What’s Needed to Integrate Microgrids onto the Central Grid

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David Chiesa, S&C Electric

As the aging grid is increasingly strained by higher peak loads, it often fails to distribute power reliably from centralized generation. That’s one key reason microgrids are becoming mainstays for military installations, hospitals, and other facilities that can’t risk losing power. These facilities use microgrids to switch between grid-tied and “islanding” modes. Integrating more microgrids with the grid can help ease this pressing reliability problem. For instance, when used as dispatchable assets, distributed energy resources (DERs) supplied by microgrids greatly improve grid stability by islanding away significant portions of load during peak demand periods.

But to integrate microgrids on a broad scale, we must overcome multiple challenges, from the interoperability issues inherent to “brownfields” to the imperative for grid-wide interconnection standards and regulatory changes. Because these challenges impede microgrid integration, they inhibit the use of assets that could significantly increase grid reliability, stability, efficiency, and capacity.

Most microgrids today are retrofit projects on brownfield sites. These sites contain legacy assets which require an overlay of intelligent new control and communication technologies for integration with core microgrid components, such as renewable energy generation and energy storage systems. Achieving interoperability between the old and the new is no small feat. It requires phasing in smart grid solutions with the help of a microgrid provider and integration expert such as S&C Electric.

Problems of Interconnection

Due to their technically complex and resource-intensive retrofits, brownfields present one of the biggest obstacles to integrate microgrids in an expedient, cost-effective manner. Fortunately, in the near future, more microgrids will be developed on “greenfields” where the interoperability challenges posed by legacy systems are virtually absent as developers integrate microgrid planning and the U.S. Green Building Council’s Performance Excellence in Electricity Renewal (PEER) design concepts into new construction.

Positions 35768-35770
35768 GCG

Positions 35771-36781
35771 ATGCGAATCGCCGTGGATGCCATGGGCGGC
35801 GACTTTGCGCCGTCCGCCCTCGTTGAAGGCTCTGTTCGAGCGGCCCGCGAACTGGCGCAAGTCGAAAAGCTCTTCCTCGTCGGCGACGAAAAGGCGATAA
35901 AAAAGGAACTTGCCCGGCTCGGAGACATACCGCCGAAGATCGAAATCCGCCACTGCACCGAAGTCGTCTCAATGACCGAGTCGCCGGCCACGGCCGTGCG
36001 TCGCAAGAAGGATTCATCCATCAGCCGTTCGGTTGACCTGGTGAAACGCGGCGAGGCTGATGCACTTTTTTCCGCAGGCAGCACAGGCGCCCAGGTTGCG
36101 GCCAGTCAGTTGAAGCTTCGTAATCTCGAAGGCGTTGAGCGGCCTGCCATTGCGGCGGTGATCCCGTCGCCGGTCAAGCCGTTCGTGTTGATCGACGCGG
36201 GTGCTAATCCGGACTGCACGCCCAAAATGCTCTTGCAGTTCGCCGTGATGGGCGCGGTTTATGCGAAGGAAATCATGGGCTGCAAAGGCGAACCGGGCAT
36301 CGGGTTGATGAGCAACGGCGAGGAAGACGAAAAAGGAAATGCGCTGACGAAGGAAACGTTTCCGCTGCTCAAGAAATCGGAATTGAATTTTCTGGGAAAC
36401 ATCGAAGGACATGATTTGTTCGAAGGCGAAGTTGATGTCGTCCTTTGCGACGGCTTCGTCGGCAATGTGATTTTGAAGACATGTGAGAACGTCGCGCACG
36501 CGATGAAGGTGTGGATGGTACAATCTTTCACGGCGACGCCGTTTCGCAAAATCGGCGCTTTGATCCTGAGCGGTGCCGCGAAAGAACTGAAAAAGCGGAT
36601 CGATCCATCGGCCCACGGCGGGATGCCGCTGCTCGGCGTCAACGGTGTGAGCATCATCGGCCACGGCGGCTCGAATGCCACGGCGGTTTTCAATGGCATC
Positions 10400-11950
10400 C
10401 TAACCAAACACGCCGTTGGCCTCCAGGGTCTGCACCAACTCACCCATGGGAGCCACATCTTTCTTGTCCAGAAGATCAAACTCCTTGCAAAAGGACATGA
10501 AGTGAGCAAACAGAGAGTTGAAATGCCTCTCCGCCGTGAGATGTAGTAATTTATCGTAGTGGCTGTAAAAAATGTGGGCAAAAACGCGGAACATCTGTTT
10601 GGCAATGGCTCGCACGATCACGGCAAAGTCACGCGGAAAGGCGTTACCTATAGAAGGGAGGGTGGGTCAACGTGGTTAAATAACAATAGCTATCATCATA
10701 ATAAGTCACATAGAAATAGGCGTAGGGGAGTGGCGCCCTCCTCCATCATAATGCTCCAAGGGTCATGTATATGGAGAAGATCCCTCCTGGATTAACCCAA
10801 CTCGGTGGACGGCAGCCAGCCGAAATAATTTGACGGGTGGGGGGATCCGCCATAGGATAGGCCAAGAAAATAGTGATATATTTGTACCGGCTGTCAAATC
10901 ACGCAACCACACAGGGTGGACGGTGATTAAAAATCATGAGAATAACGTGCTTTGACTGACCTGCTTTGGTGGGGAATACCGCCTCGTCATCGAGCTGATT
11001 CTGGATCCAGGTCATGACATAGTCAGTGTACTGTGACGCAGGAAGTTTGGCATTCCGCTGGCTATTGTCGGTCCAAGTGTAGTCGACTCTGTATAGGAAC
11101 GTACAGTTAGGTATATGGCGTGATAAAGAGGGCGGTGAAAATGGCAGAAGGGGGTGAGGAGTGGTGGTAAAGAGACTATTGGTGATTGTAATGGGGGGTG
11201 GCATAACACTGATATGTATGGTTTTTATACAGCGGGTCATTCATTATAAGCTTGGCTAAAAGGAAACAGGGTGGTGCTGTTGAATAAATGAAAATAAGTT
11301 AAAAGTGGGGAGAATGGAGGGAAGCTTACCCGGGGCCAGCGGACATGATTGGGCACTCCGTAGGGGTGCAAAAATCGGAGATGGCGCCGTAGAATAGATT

The lack of established grid interconnection standards will continue to make microgrid integration difficult too. Grid-wide protocols for simple, safe, beneficial interconnection are urgently needed. Not only are such standards key to the performance of the systems being coupled, they will help harness the economic potential of both the microgrid and the interconnected system. To date, IEEE has developed the most pertinent standards for microgrids and their interconnection to the grid, and they continue to work on advancing these standards.

Adopted in 2003, IEEE 1547, “Standard for Interconnected Distributed Resources with Electric Power Systems,” articulated requirements for interconnecting DERs with the grid—it focused on testing, operation, maintenance, and safety. In 2011, IEEE approved 1547.4, “Guide for Design, Operation, and Integration of Distributed Resource Island Systems with Electric Power Systems,” offering best practices for islanding and reconnecting DERs to the grid without disrupting service. Recently amended, IEEE 1547 is evolving to address microgrid interconnection and higher DER penetrations. But standards still need to catch up with rapidly advancing microgrid technology.

Government Role

Results-based regulations, which reward utilities for performance and operational efficiencies that deliver long-term benefits to customers, must also be enacted to boost investments in microgrids. States should also ensure that regulations keep pace with interconnection standards so utilities have the support and incentives needed to integrate microgrids. More funding is critical to continued progress too. In February, the U.S. Department of Energy announced $7 million in funding to advance the design of community-scale microgrids with capacities up to 10 MW, an initiative that will fortify the grid.

As more microgrids are deployed, it becomes even more important to have grid-wide standards and regulations in place. Of North America’s 2.87 GW of microgrid capacity, 1.54 GW operates in “grid connected mode” the majority of the time according to Navigant Research. In addition, Navigant estimates that global annual microgrid capacity will exceed 4 GW by 2020, up from 685 MW in 2013, with North America as the largest market. More proactive steps must be taken now to address the challenges and ensure beneficial, broad-scale integration of microgrids in North America and beyond.

What are the biggest obstacles to integrate microgrids in North America? Worldwide? Share your thoughts in the comments area or join the debate on the Microgrid Knowledge LinkedIn Group.

This article was written by David Chiesa, the director of business development for S&C Electric Company’s Commercial, Industrial, Government and Microgrid market segment. An earlier version of this article appeared on GridTalk and was reprinted with permission from S&C Electric.

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